House hunters are snapping up multigenerational homes, and it's reshaping how the typical American family looks

Multigenerational homeMoMo Productions/Getty ImagesMultigenerational homebuying in the US is on the rise.

American households are becoming one big family.

From April to June, 15% of homebuyers bought multigenerational homes, a new report by the National Association of Realtors said. That was the highest multigenerational-homebuying rate since NAR began tracking the metric nine years ago, in 2012, following the Great Recession, when many families combined households.

In 2012, 14% of homebuyers bought multigenerational homes, dipping to 11% a few years later. The percentage is at its record high of 15% as a consequence of the pandemic, NAR’s report said.

Driven by coronavirus concerns, loneliness, and childcare needs, more aging parents are moving in with their children. Income loss and pay cuts also make multigenerational housing appealing for cost saving.

Playing a smaller role is adult children “boomeranging” back home, the report said. A Pew Research Center analysis of census data indicated that more than half (52%) of young adults aged 18 to 29 were living at home, NAR reported. They’re not a bigger driving force of the trend because they likely moved into houses that already had enough space for them, meaning their family didn’t need to buy a bigger home.

A repeat of the Great Recession

The increase in multigenerational homebuying is likely to cause the average American household size to climb.

In 2018 the average US household size began rising for the first time in over 160 years. From 1790 to 2010 it declined to 2.58 people from 5.79 people, a Pew analysis of census data found, but in 2018 it rose for the first time since 1850, to 2.63. (Pew noted that average household size was not available from 1790 to 1850.) The trend was most prominent among adults ages 35 and older.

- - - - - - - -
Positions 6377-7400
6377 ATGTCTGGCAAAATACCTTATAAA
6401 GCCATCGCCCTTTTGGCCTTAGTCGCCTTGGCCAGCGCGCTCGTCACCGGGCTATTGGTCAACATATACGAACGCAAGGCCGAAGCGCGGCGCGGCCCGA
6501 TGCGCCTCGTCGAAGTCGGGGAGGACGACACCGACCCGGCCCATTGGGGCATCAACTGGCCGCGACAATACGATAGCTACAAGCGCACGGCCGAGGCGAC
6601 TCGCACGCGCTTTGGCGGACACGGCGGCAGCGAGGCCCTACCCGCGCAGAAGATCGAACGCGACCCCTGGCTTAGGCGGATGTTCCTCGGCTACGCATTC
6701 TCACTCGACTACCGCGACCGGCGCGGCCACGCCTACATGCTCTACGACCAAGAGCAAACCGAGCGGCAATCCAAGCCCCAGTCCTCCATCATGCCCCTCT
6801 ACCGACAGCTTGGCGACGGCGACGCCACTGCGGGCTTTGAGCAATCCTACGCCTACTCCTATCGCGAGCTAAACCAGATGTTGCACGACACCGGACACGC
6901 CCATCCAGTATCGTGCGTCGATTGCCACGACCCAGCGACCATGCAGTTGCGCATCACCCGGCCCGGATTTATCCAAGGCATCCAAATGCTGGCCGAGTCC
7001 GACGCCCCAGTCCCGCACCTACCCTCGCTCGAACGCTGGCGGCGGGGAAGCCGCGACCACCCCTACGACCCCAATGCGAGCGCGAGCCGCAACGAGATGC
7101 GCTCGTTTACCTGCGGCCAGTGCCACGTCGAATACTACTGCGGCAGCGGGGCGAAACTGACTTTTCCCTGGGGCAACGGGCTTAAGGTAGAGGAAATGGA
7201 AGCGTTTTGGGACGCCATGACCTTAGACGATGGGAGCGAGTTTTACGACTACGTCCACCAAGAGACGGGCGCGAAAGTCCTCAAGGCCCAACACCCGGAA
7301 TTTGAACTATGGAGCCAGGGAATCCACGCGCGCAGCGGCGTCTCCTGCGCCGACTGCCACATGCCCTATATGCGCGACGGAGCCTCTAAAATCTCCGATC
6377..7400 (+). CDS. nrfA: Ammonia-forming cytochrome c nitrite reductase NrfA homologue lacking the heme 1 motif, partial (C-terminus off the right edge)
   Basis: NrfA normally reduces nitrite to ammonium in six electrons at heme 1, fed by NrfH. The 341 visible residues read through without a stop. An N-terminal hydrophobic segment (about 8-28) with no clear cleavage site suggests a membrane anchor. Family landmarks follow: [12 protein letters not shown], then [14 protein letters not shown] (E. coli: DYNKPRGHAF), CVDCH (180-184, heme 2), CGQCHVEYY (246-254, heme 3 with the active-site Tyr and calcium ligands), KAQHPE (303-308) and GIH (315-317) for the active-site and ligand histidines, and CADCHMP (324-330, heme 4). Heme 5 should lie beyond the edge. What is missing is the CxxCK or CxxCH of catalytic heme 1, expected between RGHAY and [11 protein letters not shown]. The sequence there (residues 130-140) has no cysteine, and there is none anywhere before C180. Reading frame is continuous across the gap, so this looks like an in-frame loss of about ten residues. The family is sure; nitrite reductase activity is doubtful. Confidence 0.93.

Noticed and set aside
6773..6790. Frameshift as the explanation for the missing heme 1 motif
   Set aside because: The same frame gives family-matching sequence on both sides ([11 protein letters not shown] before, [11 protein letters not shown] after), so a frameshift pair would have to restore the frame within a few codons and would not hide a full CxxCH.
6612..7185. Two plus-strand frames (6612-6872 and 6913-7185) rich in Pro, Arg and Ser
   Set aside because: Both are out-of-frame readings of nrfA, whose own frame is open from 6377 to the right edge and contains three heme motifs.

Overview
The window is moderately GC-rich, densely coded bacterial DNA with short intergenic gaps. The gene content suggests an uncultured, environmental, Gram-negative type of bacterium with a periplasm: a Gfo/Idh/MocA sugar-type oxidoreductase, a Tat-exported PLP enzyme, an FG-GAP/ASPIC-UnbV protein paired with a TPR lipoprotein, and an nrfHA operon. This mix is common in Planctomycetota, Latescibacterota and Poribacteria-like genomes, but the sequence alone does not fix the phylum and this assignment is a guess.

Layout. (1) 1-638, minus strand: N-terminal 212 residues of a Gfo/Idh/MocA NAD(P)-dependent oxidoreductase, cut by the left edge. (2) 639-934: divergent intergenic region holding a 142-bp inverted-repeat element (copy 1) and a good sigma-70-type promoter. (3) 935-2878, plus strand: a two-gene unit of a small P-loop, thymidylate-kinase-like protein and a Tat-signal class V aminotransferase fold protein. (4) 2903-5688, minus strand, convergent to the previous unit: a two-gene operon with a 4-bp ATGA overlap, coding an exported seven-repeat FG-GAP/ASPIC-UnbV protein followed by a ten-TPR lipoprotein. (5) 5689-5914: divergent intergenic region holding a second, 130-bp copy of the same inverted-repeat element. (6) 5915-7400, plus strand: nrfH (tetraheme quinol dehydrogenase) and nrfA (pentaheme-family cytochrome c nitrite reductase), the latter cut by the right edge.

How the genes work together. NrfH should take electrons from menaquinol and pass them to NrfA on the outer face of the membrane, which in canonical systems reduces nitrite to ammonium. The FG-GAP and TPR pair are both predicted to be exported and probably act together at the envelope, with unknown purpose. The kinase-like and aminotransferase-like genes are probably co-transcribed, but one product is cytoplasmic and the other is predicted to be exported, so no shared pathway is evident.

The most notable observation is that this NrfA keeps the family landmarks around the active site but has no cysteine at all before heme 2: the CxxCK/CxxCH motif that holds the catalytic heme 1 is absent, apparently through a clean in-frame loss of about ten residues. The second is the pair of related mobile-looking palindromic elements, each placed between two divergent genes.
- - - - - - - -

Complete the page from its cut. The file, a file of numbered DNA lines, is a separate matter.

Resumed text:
The Pew researcher Richard Fry wrote that the decline was correlated with a decrease in the number of children women were having, as well as fewer extended-family living arrangements.

The uptick, Fry said, was likely due to several factors, including multigenerational households. From 1980 to 2016, the number of Americans living in a multigenerational household increased to 20% from 12%.

The Great Recession also left more Americans residing in shared quarters, whether with roommates or with parents, Fry wrote. The share of these households increased to 20% in 2019 from 17% in 2007, he said.

It seems that the coronavirus recession is repeating the coliving effect of the Great Recession – but this time, NAR said, the shift to multigenerational living might be permanent. That’s because it’s growing out of the combination of the work-from-home economy and the K-shaped recovery, in which pooling resources helps financially burdened Americans. Having an extra caretaker around for kids in remote school doesn’t hurt either.

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